Robert M posted:
I told my wife that after we are both retired I want to look for a four car garage with a small house attached to it. As of now I have a two car garage with a large house on a large lot that I can't put a big shop on.
I had this opportunity, and blew it.
In 2006, I build a giant house in a 1-street subdivision about a mile east of town. In 2009, I built a 1500 sq ft barn with a heated floor and a 14' x 18' overheard door behind the house. My kids got married and moved out within a year or two of building it, so my wife and I were rattling around in a 7 BR, 4-1/2 bath house. We housed everybody and their uncle (3 different displaced families for 6+ months, students from church for entire school years, etc.), but Jeanie always felt weird living in the "big house". I did not. I always patronizingly told her if somebody pulled in my drive and made me an offer, I'd sell it.
In 2015, a friend did just that-- drove in the drive and made me a decent offer. It's a long, strange story, but the bottom line was that I sold with no plan where I wanted to go. Lots of cash in hand, free as a bird.
Anyhow, my dream idea was to build a carriage house-- 4 car garage downstairs, loft above. It would have been no problem in unincorporated Tazewell County, but Jeanie wanted to live in civilization, and we'd done it my way for 30-ish years, so... we built where she wanted to live (in town, in an older neighborhood).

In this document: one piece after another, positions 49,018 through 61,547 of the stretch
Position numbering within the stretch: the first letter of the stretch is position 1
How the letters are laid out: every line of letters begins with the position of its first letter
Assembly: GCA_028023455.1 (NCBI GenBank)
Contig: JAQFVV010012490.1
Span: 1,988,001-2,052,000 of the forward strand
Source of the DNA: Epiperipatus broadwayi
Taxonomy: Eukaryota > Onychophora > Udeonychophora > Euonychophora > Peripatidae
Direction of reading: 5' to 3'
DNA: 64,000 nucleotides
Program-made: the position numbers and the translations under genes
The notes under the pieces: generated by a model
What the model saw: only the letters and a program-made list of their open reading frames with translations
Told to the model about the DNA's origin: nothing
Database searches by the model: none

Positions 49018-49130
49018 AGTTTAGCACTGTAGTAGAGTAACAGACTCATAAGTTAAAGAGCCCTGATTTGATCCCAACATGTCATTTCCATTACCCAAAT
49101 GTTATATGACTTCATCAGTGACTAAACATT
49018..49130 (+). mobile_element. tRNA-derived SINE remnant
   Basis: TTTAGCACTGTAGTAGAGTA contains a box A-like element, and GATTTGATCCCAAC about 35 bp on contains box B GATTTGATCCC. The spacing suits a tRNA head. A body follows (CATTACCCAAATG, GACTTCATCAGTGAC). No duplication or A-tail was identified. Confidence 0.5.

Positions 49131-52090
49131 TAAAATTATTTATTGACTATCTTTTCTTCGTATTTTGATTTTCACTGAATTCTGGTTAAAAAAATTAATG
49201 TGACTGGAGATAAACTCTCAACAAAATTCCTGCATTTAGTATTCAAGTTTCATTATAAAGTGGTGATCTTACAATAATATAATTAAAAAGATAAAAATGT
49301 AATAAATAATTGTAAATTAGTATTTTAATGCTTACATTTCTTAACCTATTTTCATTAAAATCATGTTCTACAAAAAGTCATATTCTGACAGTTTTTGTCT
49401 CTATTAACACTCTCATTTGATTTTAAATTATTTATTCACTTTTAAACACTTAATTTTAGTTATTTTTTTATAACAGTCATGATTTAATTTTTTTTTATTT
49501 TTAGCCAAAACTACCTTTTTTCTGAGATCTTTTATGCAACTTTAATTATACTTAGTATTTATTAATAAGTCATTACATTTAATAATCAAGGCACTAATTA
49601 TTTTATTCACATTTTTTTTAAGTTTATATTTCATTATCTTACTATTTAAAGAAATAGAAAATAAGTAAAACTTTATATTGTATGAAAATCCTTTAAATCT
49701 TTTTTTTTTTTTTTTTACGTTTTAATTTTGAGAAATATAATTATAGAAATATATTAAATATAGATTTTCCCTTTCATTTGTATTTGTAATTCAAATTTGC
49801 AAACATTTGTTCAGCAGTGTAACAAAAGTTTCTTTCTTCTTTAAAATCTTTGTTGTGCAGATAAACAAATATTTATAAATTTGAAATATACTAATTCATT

The thing is: most municipalities lack imagination and frown on unconventional ideas. If I'd have known then what I know now, I might've pushed harder, but what I ended up building was not at all what I had in mind. I'll post pictures of the shop when I finally get it finished, but suffice it to say, I'm squeezing 10 lbs in a 5 lb sack. Many, many hoops were jumped though for a shop space that is very, very nice, but quite a bit smaller than what I moved out of. Jeanie's got her dedicated parking, free of metal shavings. I've got a shop that has a 2-post lift, and will hold 3 vehicles in a pinch. Space is tight enough that I hung a 2-stage, 80 gal Quincy compressor from the 12' 8" ceiling above the blast cabinet. You've not yet begun to spend money until you start doing crap like that. The cost per square foot was staggering.
The guy that bought my place is in high cotton, however. He put two 2-post lifts out in the barn, and uses the 3-stall garage on the house as a garage (where's the fun in that?), and is happily frolicking around in a house with 2x the floor space as what I built for similar money.
I've done it both ways now and my observation is this: fitting a working shop on a smaller footprint is exponentially more difficult than just having a nice (normal) garage attached to the house, and a big, beautiful, dedicated out-building as a shop. Squeezing stuff in a small space is expensive and super time-consuming. Good luck with the zoning for more.
There's a reason Americans like big stuff. Turns out, it's just easier and better.